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Metabolic syndrome is common

Sat., Aug. 25, 2012

DEAR DOCTOR K: A friend recently told me about a condition called metabolic syndrome. What is it? And what can I do if I have it?

DEAR READER: Metabolic syndrome may be the most common condition you’ve never heard of. Nearly 50 million Americans have it – and many of them don’t know it.

Metabolic syndrome is dangerous. If you have it, you have a much higher risk of stroke or a heart attack, and of developing diabetes, kidney and liver disease. There’s also evidence that older adults with metabolic syndrome are more likely to have memory problems.

Most important, you can cure it with changes in your lifestyle before you develop health problems.

You have metabolic syndrome if you have three or more of the following:

• High blood pressure (hypertension).

• Excess belly fat. This is measured as a waist size of 40 inches or more for men; 35 inches or more for women.

• High triglycerides. This blood fat is often checked when you have a blood test for cholesterol.

• Low levels of high-density lipoprotein (HDL). This is often called “good cholesterol.”

• High fasting blood sugar.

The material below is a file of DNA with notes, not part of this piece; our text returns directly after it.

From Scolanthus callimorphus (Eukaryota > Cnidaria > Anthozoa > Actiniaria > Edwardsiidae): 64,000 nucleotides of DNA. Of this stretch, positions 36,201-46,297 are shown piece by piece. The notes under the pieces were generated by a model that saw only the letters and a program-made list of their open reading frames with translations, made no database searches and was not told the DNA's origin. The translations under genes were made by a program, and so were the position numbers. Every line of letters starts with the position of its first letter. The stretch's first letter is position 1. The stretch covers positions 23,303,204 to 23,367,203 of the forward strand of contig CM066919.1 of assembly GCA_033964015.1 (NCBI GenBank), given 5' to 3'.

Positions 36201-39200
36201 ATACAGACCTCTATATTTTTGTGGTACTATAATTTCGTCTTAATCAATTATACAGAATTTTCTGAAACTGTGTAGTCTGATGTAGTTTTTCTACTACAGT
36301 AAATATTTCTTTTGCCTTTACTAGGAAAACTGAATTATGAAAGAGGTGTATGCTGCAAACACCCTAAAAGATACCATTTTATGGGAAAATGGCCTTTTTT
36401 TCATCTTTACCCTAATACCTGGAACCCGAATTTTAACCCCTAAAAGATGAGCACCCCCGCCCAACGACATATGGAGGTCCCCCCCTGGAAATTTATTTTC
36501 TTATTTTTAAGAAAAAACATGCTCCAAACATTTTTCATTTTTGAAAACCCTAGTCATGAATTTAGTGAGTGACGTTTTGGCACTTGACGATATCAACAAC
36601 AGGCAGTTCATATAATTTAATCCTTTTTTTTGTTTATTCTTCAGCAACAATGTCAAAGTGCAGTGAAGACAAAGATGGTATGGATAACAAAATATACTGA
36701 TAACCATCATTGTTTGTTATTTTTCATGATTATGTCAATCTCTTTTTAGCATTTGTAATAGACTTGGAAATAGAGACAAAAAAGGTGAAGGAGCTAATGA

By the way, if you just determined that you have only one or two, but not three, of these factors, don’t feel entirely relieved. You’re still at higher risk of heart attack and stroke than people without any of these risk factors.

Talk to your doctor about whether you need medicines to lower blood pressure or triglycerides if they are high, and to raise HDL if it is low and is not raised just by exercising.

Also talk to your doctor about whether you need medicines to lower blood sugar if you have diabetes or “pre-diabetes.” People with this condition have blood sugar that is above normal but not at diabetic levels.

Dr. Komaroff is a physician and professor at Harvard Medical School. To send questions, go to, or write: Ask Doctor K, 10 Shattuck St., Second Floor, Boston, MA 02115.


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